Ironically, that was how he’d manipulated her into bed in the first place, playing on her initial rejection of him because he was married. Well, that and her astonishment that he found her desirable. Physical attraction was not something Dorothy had ever associated with her unfashionably buxom body. She wore her shape like a crucifix, blind to her own inherent splendor. There was history in her bones and a stoic grace in the sway of her hips that spoke of Boadicea. A very Celtic sort of beauty.



Dorothy settled into her new job within a couple of weeks. Although far humbler than the Imperial War Museum, Shrewsbury Castle had its own stately grace. Situated on a hill overlooking the town of Shrewsbury and the border counties (known as the Marches to the Welsh), the fortress had been built to ward off the fierce Welsh tribes who had ventured into England. Originally medieval, it had been rebuilt in the fourteenth century and fortified again in the seventeenth century, and little now remained of its Norman origins.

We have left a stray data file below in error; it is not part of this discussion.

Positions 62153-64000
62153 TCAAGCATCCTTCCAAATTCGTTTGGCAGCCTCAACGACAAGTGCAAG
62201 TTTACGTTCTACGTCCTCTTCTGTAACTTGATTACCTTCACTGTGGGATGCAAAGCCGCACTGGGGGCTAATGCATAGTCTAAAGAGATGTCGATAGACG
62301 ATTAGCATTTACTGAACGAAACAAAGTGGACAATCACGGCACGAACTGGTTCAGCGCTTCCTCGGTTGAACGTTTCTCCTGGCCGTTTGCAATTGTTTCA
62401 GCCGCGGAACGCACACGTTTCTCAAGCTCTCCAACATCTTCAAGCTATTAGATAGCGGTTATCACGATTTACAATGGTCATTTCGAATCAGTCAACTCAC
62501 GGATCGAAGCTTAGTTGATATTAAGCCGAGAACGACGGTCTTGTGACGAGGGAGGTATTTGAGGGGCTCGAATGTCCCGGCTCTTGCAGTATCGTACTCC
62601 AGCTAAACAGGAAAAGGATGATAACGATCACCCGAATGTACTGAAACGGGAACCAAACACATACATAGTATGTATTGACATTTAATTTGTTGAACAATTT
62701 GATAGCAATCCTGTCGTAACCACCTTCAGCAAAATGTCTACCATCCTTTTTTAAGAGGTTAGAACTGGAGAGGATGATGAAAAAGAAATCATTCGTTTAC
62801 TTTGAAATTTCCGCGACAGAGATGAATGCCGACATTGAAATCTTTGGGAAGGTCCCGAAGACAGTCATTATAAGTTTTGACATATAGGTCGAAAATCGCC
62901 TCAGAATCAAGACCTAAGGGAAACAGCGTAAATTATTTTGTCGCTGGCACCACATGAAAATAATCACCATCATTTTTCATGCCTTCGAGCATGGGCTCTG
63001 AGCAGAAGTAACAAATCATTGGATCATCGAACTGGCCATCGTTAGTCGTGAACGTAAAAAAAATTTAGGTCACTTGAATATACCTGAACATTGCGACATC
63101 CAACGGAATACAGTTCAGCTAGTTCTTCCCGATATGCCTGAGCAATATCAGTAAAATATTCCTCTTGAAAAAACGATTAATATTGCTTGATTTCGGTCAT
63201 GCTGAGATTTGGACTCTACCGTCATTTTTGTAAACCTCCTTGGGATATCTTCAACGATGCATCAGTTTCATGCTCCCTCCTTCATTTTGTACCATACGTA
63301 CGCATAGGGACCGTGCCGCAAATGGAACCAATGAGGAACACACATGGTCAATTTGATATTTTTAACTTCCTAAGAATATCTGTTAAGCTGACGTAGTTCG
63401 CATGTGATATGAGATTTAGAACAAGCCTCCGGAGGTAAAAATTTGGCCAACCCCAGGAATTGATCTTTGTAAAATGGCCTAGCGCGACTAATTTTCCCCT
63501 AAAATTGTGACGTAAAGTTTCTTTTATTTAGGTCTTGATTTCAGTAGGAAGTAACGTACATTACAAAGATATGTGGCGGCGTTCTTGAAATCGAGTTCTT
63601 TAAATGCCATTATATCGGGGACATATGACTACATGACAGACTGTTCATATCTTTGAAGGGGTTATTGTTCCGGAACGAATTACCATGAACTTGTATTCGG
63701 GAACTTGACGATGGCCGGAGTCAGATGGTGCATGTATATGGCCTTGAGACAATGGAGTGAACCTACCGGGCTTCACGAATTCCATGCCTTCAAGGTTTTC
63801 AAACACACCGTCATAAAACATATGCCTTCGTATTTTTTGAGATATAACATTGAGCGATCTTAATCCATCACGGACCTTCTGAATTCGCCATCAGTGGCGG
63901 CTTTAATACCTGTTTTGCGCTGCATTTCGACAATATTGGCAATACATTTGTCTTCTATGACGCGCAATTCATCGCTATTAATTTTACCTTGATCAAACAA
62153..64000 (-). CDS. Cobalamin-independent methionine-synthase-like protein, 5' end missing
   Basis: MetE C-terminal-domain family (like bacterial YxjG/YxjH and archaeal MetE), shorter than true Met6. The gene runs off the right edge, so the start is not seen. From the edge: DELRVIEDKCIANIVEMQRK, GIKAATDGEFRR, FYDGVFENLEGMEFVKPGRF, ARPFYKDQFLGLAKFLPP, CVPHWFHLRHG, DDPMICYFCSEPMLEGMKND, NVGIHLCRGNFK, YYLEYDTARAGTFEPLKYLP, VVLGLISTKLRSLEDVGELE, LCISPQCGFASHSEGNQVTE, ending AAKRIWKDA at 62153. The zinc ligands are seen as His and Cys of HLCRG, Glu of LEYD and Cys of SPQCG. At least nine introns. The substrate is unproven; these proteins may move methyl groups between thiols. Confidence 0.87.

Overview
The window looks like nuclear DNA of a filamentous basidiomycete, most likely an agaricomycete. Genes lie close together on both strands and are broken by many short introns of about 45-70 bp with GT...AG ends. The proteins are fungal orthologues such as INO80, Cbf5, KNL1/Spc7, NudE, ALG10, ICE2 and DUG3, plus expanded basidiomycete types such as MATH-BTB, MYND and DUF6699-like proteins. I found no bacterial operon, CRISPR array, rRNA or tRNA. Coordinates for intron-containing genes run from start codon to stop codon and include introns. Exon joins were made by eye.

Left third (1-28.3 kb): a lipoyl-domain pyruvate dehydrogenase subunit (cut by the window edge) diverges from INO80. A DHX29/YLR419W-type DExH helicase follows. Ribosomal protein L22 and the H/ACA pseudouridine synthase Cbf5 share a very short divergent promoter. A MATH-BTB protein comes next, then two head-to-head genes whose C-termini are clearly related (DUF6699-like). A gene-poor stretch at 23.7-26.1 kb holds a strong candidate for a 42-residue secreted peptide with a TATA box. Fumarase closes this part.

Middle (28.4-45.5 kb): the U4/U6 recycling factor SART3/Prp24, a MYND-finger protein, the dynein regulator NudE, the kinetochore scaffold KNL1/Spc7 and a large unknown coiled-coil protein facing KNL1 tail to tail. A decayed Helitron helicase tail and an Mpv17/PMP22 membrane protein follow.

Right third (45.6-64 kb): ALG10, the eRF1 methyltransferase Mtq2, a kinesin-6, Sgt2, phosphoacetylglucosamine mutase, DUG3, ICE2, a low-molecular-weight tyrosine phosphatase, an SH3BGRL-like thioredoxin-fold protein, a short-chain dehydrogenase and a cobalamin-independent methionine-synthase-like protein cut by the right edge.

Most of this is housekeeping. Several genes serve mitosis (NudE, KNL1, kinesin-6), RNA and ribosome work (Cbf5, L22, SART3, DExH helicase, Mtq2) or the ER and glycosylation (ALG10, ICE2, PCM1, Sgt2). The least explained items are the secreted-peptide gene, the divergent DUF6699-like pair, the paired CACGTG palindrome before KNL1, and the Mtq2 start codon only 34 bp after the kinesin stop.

Dorothy’s office was an octagonal room at the back of the ticket booth. Most of her fellow workers were volunteers; she was one of only two paid staff. Part of her job was to classify the immense collection of historical objects donated to the museum, which ranged from medals to souvenirs picked up on the battlefield. The classification process gave her the illusion of control. It felt therapeutic to sort through the vast pile of medals, each one a minutia of history, as if giving meaning to her own personal chaos.



In the village Dorothy noticed that the name Owen seemed to evoke both dread and a slight hint of envy, especially from the long-suffering wives. As soon as it was known that she was Winifred’s kin, people began to shun her. One woman in the supermarket openly referred to her great-aunt as that “crazy old lesbian.” She even mentioned a live-in girlfriend during the war, but when Dorothy confronted her the housewife became suddenly vague. “You don’t look like an Owen,” she muttered, turning to the frozen peas.